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Ashmolean Museum, Oxford. WA1971.325, 326, 327.1. Bequeathed by W.R.B. Young in 1971. Date of manufacture 1757-60.

"And they fell for that?"

"Hook, line and sinker, old boy. Wouldn't you have?"

"Well, I might have wondered about how a fictional character could have a collection of real pieces of porcelain."

"You've got a lot in common with Charles Ryder. A tendency to overthink things. Besides, what is Captain Grimes but a fictional figure? What are these pieces in front of our eyes but real pieces of porcelain, each almost as old as this castle itself?… Now for box three."

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Ashmolean Museum, Oxford. WA1971.280 Bequeathed by W.R.B. Young in 1971. Date of manufacture 1750-60.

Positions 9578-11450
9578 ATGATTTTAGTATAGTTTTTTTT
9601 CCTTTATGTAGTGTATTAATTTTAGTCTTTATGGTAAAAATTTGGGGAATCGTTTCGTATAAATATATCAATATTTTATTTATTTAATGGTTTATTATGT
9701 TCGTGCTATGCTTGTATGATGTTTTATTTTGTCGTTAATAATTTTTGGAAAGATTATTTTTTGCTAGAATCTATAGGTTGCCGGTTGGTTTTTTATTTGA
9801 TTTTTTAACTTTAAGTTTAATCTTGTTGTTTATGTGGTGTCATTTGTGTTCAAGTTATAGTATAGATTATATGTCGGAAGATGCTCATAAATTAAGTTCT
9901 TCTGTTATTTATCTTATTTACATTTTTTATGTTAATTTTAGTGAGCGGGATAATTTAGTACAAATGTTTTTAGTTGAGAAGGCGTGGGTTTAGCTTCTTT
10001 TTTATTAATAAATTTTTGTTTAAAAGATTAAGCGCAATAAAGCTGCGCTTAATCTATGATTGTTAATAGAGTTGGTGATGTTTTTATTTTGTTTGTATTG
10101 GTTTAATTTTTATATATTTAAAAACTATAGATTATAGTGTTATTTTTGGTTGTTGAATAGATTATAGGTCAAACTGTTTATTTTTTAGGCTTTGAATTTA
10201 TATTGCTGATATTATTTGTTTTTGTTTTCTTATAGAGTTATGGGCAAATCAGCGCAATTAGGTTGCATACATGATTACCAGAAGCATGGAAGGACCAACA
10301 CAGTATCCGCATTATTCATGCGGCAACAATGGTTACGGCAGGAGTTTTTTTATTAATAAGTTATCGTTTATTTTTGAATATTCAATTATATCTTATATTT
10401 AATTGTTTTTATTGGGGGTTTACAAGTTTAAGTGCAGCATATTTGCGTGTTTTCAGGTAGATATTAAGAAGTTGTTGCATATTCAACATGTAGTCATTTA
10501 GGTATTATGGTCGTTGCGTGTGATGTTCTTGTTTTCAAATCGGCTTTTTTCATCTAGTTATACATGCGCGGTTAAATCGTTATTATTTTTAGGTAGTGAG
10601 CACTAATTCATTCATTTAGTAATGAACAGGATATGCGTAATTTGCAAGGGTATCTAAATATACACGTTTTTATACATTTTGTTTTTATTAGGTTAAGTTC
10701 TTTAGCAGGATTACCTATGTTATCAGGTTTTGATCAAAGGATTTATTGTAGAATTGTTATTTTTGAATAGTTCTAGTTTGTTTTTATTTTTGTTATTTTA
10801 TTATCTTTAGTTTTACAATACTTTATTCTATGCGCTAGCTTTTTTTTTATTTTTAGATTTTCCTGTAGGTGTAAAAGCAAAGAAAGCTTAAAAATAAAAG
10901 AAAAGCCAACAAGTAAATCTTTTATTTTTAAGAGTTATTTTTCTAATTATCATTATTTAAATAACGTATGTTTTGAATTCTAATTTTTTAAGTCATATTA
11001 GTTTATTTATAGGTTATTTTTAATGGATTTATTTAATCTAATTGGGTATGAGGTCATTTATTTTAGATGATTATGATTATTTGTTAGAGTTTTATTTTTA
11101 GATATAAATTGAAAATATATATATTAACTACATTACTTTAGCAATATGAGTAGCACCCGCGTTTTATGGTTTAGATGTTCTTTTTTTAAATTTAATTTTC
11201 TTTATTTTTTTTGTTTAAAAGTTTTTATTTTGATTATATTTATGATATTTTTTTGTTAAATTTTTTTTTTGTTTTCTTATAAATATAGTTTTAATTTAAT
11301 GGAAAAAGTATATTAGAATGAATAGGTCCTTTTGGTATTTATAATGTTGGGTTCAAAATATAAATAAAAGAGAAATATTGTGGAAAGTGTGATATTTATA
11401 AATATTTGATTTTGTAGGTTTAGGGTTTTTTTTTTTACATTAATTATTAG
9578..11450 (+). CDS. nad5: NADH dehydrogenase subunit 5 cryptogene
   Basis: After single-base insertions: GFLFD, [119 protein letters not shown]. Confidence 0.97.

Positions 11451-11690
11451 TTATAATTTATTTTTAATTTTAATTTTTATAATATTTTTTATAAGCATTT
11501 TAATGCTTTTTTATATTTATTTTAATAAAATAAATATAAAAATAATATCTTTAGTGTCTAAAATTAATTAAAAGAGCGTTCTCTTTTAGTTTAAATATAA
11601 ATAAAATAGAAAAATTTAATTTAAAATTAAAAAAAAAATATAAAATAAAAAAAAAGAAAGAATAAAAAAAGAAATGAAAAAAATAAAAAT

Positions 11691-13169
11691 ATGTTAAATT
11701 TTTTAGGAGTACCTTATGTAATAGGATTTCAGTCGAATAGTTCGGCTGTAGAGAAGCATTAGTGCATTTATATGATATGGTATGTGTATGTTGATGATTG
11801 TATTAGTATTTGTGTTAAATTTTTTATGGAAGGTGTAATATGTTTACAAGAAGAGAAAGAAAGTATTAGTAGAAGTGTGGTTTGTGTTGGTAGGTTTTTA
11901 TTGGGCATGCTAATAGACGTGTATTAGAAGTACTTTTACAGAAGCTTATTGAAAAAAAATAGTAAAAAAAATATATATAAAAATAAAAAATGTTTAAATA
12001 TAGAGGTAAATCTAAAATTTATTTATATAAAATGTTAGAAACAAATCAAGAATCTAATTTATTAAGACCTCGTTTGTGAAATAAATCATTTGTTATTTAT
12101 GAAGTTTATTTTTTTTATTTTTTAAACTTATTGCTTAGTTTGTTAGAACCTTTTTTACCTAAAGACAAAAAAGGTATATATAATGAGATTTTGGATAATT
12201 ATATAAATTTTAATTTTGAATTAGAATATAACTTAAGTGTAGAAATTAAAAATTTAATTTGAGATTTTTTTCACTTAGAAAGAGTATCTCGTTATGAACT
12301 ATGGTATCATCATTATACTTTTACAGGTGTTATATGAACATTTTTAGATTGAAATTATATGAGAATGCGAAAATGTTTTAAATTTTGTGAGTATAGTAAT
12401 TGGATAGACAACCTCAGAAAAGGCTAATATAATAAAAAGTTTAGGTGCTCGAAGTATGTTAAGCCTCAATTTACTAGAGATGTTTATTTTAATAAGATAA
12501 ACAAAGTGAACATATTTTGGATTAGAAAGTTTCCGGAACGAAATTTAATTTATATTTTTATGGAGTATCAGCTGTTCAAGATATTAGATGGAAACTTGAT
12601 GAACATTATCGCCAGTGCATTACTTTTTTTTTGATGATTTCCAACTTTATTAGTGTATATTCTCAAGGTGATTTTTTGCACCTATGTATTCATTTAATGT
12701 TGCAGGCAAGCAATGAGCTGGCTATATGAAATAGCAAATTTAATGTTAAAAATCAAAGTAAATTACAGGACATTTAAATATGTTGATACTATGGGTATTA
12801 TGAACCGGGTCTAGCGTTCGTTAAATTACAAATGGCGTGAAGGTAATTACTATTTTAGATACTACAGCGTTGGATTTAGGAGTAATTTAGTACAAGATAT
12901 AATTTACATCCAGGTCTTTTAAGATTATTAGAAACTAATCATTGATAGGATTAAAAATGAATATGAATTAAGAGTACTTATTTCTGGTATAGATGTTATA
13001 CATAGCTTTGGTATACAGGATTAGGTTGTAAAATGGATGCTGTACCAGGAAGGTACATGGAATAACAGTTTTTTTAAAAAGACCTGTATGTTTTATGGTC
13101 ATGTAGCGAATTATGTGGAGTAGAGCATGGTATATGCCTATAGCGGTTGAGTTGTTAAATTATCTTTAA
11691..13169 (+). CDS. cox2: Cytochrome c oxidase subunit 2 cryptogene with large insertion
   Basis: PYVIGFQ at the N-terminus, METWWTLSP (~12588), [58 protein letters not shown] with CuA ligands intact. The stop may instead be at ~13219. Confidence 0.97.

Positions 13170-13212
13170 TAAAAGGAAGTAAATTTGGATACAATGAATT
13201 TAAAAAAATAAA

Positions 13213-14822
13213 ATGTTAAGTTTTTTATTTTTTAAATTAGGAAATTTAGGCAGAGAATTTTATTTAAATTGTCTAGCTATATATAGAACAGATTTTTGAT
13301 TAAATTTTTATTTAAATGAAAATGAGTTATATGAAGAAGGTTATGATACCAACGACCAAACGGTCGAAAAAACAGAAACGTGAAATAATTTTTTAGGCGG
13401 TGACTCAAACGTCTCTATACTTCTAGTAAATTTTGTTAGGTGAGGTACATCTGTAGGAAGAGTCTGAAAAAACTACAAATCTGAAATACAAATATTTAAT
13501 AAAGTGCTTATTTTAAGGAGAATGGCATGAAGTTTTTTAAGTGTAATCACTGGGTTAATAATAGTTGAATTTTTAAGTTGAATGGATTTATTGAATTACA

"Is the boy playing a set of bagpipes?"

"Yes. And that's an oversized Tam o' Shanter on his head."

"And at the base?"

"The wee lad is playing to a couple of even smaller gnomes."

Dick smiles. Richard is looking glum. Glum, glummer, glummest.

"And this next one? Are those wings on his back?"

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Ashmolean Museum, Oxford. WA1971.279 Bequeathed by W.R.B. Young in 1971. Date of manufacture 1755.

"It's Cupid, as Peep-Show Man. It was made in Saxony by Johann Joachim Kandler who was alive from 1706 to 1775. I did collect his adult figurines as well, such a master was he. He's made of hard paste porcelain, moulded and enamelled. Isn't he exquisite?"

"Why the hell would Cupid be offering a peep show?"